Reading (and Writing) Through Fear

Posted on Updated on

Claire Cameron - photo by Nancy Friedland

Claire Cameron, photo by Nancy Friedland

In 1991, at Algonquin Park in Ontario, a couple camping overnight were attacked and partially eaten by a black bear. The incident was so unusual, so disturbing, that it captivated local attention. It also captured the imagination of Claire Cameron, who was working as a canoe guide in the park that year. 

The BearThat event inspired The Bear, Cameron’s second novel, in which she imagines what took place in those horrific moments and afterward. In her fictional version, she adds a twist: two children. At the start of the story, the kids’ panicked father yanks 5-year-old Anna and her 2-year-old brother, Alex, from their tent and stuffs them into a cooler, from which vantage point they witness the carnage, and from which they later escape, following their dying mother’s instructions to climb into their canoe and paddle to safety across the nearby lake. The whole thing is narrated by the 5-year-old.

I did not want to read this book. I mean, I kind of did. But I didn’t.

Maybe motherhood has softened me – I don’t know. In recent years I find that I just can’t stand to read about children going through emotional trauma. Was I curious whether Cameron could tell this story believably in a child’s voice? Sure. But if she really pulled it off… Good lord. How upsetting it must be. Do I want to read a book that’s going to get me all distraught?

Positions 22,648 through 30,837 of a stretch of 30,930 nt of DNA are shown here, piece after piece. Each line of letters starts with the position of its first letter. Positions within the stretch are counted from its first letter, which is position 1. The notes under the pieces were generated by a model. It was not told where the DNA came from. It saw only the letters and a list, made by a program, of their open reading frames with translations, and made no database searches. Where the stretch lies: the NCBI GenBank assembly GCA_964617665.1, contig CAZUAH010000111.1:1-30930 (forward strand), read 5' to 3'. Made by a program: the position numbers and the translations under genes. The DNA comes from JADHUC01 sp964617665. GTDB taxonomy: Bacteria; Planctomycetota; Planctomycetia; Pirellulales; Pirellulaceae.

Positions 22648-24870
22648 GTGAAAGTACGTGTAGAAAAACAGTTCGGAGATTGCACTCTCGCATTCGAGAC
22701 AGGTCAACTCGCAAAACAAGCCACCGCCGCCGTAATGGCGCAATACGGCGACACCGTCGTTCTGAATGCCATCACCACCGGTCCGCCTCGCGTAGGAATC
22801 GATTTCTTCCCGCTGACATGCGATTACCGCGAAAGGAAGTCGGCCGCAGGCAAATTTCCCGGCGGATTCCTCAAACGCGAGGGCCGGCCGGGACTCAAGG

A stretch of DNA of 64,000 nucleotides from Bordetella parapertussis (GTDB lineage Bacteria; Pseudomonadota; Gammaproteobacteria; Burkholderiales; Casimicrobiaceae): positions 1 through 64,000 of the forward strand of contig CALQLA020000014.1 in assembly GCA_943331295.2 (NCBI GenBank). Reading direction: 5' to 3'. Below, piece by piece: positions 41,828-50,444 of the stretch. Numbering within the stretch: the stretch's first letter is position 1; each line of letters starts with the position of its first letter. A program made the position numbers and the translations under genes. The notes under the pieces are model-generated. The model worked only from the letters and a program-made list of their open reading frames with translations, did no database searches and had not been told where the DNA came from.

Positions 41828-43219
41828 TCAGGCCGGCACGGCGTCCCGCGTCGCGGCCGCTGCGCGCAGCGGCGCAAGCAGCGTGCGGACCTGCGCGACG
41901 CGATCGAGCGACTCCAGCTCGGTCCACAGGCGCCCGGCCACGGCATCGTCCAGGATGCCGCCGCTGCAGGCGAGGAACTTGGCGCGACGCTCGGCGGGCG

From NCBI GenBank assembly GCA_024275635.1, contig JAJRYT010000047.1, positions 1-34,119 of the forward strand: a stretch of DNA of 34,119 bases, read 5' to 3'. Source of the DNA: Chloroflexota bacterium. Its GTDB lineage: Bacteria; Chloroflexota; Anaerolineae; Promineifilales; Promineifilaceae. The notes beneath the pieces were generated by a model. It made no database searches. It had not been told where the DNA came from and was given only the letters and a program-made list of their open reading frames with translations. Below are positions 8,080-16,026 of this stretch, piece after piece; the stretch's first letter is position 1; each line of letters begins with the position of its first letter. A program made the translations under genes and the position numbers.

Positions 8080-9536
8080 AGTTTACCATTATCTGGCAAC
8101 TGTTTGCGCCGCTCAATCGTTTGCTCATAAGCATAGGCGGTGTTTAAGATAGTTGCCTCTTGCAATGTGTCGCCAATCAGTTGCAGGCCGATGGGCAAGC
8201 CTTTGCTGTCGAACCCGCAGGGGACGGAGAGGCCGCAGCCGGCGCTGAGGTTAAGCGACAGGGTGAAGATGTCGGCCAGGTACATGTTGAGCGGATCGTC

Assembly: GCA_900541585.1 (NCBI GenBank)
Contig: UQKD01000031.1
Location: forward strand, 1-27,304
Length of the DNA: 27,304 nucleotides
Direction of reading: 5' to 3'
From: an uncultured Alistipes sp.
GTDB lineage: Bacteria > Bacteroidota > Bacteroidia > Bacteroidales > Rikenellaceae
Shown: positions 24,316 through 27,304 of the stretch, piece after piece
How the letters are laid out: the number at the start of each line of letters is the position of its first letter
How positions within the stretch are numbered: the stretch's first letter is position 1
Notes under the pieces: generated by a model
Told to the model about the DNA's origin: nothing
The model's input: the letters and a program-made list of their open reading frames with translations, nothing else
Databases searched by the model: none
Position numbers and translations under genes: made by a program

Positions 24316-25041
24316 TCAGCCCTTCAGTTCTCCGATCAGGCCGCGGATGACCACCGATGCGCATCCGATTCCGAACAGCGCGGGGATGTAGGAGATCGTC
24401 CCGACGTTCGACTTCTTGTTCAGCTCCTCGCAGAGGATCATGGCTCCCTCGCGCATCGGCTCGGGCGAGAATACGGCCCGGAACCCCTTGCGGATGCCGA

I had a hunch she would pull it off, too. When Cameron started writing The Bear, her own child was 5 years old. She was immersed in the language and reasoning of 5-year-olds. So she knew firsthand how children at that age constantly attempt to understand the why of everything. They put building blocks of experience on top of one another to try to find links of causation, and they begin to grasp that their behavior has consequences. (Steal a cookie, and I get sent to bed early.) They don’t, however, yet understand the limits of their own influence. To a 5-year-old, this kind of thinking makes perfect sense: If getting mad and pushing my brother can set off a chain of events (brother falls and gets a bruise, mama fusses at us, daddy puts me in time-out), then other things that happen are probably caused by my actions, too. (Did my grandmother get sick and go to the hospital because I didn’t eat my dinner? If I eat it now, will she get better?)